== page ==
A before-and-after study in 1985-1998 in secondary forest in the Community Baboon Sanctuary, Belize found that after creating a sanctuary museum for wildlife education purposes along with eleven other interventions, the sanctuary’s black howler monkey Alouatta pigra population increased by 138% over 13 years. The population increased from 840 to more than 2,000 individuals, although no statistical tests were carried out to determine whether this difference was significant. Additional interventions included the protection of the sanctuary by the surrounding communities, preserving forest buffer strips along property boundaries and a forest corridor along the river, constructing pole bridges over man-made gaps, involving local communities in the management of the sanctuary, preserving important howler food trees in large clearings, an eco-tourism and research programme, presence of permanent staff, and monetary (income from employment, tourism and craft industries) and non-monetary (e.g. better education) benefits to local communities for sustainably managing their forest and its wildlife communities. The study does not distinguish between the effects of the different interventions mentioned above.Study and other actions tested
Referenced paperHorwich R.H. & Lyon J. (1998) Community-based development as a conservation tool: The Community Baboon Sanctuary and the Gales Point, Manatee project. in: Timber, tourists and temples. Conservation and development in the Maya Forest of Belize, Guatemala and Mexico. Island Press, Covelo, CA.
A study in 2008 in communities surrounding the Lésio-Louna Wildlife Reserve, Republic of Congo reported that through multimedia campaigns using theatre and film, a large audience of people was informed about lowland gorilla Gorilla gorilla gorilla protection laws and their status of protection. Conservation awareness programmes in nine schools reached nearly 1,000 students and trained 300 police officers via films and theatre plays addressing protection laws regarding great apes among other species. An awareness campaign at the Rural Development Institute was attended by 63 students. Also, nearly 1,300 people visited an exhibition about threats facing great apes; 770 students of primary schools were given a guided tour. Sixty people attended the conference of lawyers which addressed wildlife law enforcement issues in Central Africa. No statistical tests were carried out to determine whether there was a significant change of awareness towards primate conservation before and after the intervention was implemented. Regularly broadcasted national radio announcements and films reached a large audience of people and informing them about gorilla conservation needs and current conservation actions. No data were provided on the impact of the education campaign on the species’ conservation.Study and other actions tested
A before-and-after trial in 2006-2007 in subtropical forest in Analamazaotra Special Reserve, Madagascar found that after the distribution of conservation-based activity books at two primary schools close to the reserve, poaching of diademed sifakas Propithecus diadema and black and white ruffed lemurs Varecia variegata editorum appeared to have ceased. Both species were hunted to extinction in the past and reintroduced into the reserve. Furthermore, two black and white ruffed lemurs were presumably poached before the project had been launched. A total of 350 activity books for pupils and 22 teacher guides were distributed. No further details were provided.Study and other actions tested
A before-and-after trial in 2010 in Los Limites, northern Colombia found that an education programme using print media, led to an increase in knowledge about cotton-top tamarin Saguinus oedipus identification, understanding of its limited distribution in Colombia and its main threats. The programme resulted in an 81% increase in knowledge about species identification, 77% about its distribution and 65% about threats to cotton-top tamarin survival, although no statistical tests were carried out to determine whether these differences were significant. An evaluation tool was used to test approximately 3,000 students from 15 schools before and after the programme. The programme, run in collaboration with Baranquilla Zoo, used a series of classroom workbooks that focused on the cotton-top tamarin and its habitat.Study and other actions tested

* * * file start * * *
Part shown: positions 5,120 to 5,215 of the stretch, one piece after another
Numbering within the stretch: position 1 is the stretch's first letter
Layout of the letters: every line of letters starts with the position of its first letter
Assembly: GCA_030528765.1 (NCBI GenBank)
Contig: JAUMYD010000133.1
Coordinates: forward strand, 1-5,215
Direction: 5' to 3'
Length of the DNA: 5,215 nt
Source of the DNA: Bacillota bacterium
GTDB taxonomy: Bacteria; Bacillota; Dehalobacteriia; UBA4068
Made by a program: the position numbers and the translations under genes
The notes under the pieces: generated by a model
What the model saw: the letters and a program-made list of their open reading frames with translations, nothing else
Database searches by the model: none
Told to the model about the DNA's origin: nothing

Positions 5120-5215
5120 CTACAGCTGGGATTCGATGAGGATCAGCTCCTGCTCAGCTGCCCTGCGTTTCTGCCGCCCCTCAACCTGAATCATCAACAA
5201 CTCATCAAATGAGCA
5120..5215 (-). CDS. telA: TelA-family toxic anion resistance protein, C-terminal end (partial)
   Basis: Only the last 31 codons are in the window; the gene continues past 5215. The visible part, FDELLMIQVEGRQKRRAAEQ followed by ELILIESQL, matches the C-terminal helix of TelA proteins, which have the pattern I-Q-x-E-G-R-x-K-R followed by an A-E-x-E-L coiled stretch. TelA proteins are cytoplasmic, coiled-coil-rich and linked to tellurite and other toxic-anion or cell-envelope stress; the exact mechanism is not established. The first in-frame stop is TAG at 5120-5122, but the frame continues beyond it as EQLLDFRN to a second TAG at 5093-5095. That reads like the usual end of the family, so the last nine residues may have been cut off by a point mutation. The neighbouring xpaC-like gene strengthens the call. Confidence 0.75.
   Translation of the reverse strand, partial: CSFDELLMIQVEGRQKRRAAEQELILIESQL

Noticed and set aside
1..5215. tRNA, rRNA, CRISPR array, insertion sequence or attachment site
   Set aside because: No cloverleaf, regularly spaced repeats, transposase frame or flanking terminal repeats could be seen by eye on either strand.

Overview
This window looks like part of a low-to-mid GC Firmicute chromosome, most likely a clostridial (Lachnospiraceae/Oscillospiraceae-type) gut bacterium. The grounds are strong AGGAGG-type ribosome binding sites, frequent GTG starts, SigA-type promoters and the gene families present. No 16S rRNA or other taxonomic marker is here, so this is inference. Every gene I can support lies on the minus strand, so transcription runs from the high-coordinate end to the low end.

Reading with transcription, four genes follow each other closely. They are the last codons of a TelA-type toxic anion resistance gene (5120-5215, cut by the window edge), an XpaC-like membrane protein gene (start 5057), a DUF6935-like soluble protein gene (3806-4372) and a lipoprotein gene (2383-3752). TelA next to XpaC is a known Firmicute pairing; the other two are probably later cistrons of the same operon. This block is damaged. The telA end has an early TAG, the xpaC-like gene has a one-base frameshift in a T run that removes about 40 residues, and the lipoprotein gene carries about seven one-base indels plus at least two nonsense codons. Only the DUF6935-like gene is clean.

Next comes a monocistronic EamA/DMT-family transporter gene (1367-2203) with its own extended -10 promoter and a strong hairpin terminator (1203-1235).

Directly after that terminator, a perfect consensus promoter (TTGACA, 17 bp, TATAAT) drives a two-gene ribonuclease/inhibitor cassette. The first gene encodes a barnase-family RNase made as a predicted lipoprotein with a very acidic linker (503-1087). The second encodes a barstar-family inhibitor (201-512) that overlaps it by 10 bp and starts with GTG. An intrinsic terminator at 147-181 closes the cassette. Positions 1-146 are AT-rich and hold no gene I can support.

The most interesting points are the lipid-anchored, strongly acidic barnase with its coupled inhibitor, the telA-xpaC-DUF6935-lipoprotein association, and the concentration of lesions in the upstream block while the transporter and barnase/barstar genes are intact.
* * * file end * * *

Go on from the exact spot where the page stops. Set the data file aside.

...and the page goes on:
A before-and-after trial in 2004-2009 in tropical forest in the Gibbon Wildlife Sanctuary in Assam, India found that hoolock gibbons Hoolock hoolock increased by 66% over five years after implementing an education and awareness programme along with other interventions. The gibbon population increased from 64 individuals in 17 groups in 2004 to 106 individuals in 26 groups (and five solitary males) in 2009. Also, canopy cover increased by 3.5% and degraded forest decreased by 4.1%. However, no statistical tests were carried out to determine whether these differences were significant. The programme reached a total of 33,425 students from primary to college-level within Assam and other northeastern states. Two published books on hoolock gibbons provided the basis for the education programme. In addition, families within local communities that were selected through socio-economic studies were provided with more efficient stoves, bio-gas plants, handlooms and domestic ducks as farm animals in order to improve economic conditions. Local communities also received alternative income-generation through training in mushroom cultivation, honeybee keeping and duck husbandry. Training, monitoring and legal orientation programmes were also carried out for the sanctuary staff. The study does not distinguish between the effects of the different interventions mentioned above.Study and other actions tested
A before-and-after study that evaluated education programmes implemented by five primate sanctuaries housing guenons Cercopithecus erythrogaster and mangabeys Cercopithecus sp. (Cercopan in Nigeria), chimpanzees Pan troglodytes (HELP-Congo and Tchimpounga Chimpanzee Rehabilitation Center in the Republic of Congo, Ngamba Island Chimpanzee Sanctuary in Uganda), and bonobos Pan paniscus (Lola ya Bonobo in the Democratic Republic of Congo) found that participants had increased knowledge of primates. Nearly three-quarters (74%) of participants were able to answer the questions correctly after participating in the programme. Furthermore, an increase in the proportion of individuals that correctly answered a question (‘performance’) (effect size measured by Cohen’s h >0.78) could be observed across all but one programme content category. The largest increase in performance was observed in community adults and the best overall programme performance in secondary school pupils. Questions to evaluate the education programme that were individually designed by each sanctuary were separated into one of five content categories addressing basic biological knowledge, threats and conservation actions.Study and other actions tested